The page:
Declaration of Juneteenth holiday sparks scramble in states

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FILE – In this June 19, 2020, file photo, demonstrators march through downtown Orlando, Fla., during a Juneteenth event. Congress and President Joe Biden acted with unusual swiftness Thursday, June 17, 2021, in approving Juneteenth as a national holiday. That sent many states scrambling to clarify their policies on the celebration of slavery’s end. This year alone, Juneteenth bills hit roadblocks in Florida, Maryland, Ohio and South Dakota. (AP Photo/John Raoux, File)

COLUMBUS, Ohio (AP) — Congress and President Joe Biden acted with unusual swiftness this week in approving Juneteenth as a national holiday. That shifted the battle to the states, where the holiday faces a far less enthusiastic response.

Nearly all states recognize Juneteenth in some fashion, at least on paper. But most have been slow to move beyond proclamations issued by governors or resolutions passed by lawmakers. So far, at least nine states have designated it in law as an official paid state holiday — Illinois, Louisiana, Maine, Massachusetts, New Jersey, New York, Texas, Virginia and Washington. All but Texas, where the events of the original Juneteenthtook place, acted after the killing of George Floyd last year.

This year alone, legislation to make Juneteenth a paid state holiday died in Florida and South Dakota and stalled in Ohio, all states controlled by Republicans. But even in Maryland, where Democrats control the Legislature, a Juneteenth bill passed one chamber only to die in the other.

The effort recalls the drawn-out battles over recognizing Martin Luther King Jr. Day, the last time the federal government designated a new holiday. That legislation, finally passed in 1983, scheduled the holiday to begin three years later. It set off bitter debates in the states over whether to enact their own holidays.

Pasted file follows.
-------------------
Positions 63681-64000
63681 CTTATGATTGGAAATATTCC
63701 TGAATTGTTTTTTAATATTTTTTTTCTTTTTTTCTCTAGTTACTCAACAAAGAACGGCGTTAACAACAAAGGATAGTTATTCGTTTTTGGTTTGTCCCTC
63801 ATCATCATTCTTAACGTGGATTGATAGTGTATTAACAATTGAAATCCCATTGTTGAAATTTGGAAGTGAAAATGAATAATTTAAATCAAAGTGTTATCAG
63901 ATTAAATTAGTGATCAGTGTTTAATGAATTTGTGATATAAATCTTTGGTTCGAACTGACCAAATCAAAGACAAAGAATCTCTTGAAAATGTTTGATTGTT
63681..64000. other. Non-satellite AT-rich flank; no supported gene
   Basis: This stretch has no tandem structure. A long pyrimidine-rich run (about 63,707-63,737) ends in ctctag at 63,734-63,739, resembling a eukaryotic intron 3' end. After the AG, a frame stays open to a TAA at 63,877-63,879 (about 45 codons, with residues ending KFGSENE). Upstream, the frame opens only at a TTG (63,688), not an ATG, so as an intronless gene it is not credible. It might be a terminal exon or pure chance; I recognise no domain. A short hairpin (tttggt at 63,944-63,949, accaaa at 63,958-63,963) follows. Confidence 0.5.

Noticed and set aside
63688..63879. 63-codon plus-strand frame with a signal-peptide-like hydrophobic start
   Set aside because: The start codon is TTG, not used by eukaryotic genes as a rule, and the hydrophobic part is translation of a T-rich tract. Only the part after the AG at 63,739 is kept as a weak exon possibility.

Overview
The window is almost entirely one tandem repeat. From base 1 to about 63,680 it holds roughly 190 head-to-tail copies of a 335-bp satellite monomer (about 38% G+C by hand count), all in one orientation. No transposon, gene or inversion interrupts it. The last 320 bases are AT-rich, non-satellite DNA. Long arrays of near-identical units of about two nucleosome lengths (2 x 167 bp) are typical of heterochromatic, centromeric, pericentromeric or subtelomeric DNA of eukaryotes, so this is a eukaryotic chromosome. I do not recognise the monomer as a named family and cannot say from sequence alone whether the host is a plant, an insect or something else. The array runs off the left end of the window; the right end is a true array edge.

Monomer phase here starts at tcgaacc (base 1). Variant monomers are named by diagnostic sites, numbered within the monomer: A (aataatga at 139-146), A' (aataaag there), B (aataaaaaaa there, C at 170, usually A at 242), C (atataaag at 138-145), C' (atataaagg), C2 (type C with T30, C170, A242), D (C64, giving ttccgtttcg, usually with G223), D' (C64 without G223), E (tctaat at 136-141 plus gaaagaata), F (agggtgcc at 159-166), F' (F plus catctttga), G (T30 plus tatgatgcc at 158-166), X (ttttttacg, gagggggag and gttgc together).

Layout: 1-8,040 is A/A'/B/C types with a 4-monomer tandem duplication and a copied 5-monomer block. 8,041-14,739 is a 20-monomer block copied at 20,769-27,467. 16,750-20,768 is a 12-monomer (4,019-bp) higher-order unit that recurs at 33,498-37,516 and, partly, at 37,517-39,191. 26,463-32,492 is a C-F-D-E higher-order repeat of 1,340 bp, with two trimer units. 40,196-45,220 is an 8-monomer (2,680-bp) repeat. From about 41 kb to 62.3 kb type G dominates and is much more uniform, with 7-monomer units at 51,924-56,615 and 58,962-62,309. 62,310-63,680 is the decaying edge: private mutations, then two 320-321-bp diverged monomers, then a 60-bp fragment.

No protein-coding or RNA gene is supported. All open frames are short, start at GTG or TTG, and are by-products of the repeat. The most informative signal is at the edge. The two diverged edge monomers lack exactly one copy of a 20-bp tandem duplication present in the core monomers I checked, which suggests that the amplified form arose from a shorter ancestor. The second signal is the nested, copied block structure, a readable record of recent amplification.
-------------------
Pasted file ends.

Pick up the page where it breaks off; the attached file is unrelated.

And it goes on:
Only a handful of states headed into Thursday’s signing of the federal Juneteenth law with the paid holiday on the books to be celebrated in 2021. The governors of Washington, Illinois, Louisiana and Maine, by contrast, all signed more recent laws that were set to kick in for 2022, when June 19 falls on a Sunday.

Louisiana Gov. John Bel Edwards closed state offices for a half-day Friday, only a few days after he signed Juneteenth legislation, and Illinois Gov. J.B. Pritzker was among governors who changed their states’ start dates to 2021.

In another twist, many states have laws that automatically recognize all federal holidays — even those not named in state statute.

Such was the case in Ohio, where Republican Gov. Mike DeWine issued a Juneteenth statement late Thursday and closed state offices in the manner of a hastily called school snow day. West Virginia Gov. Jim Justice also declared Juneteenth a state holiday at a last-minute virtual press conference. The governors of Connecticut and Florida issued their Juneteenth proclamations Friday.

Ohio state Sen. Hearcel Craig, a Columbus Democrat who is Black, said codifying Juneteenth in state law remains essential. He is sponsoring a bill that passed the Ohio Senate unanimously last session, but time ran out for consideration in the House. Republicans control both of Ohio’s legislative chambers.

Georgia law caps the number of state holidays at 12, meaning Juneteenth could be added only if another holiday were dropped. In other states, including Oregon, whether Juneteenth becomes a paid holiday will depend on union negotiations.

In Mississippi, Democratic state Rep. Bryant Clark has filed bills to make Juneteenth a state holiday for about 15 years. All have stalled.

Clark said Friday that he will keep trying. He noted that Mississippi legislators took four years to create a state holiday honoring King after the federal holiday was established. In 1987, Mississippi legislators revised a holiday named for Confederate Gen. Robert E. Lee that had been in place for decades, creating a joint holiday honoring both Lee and King.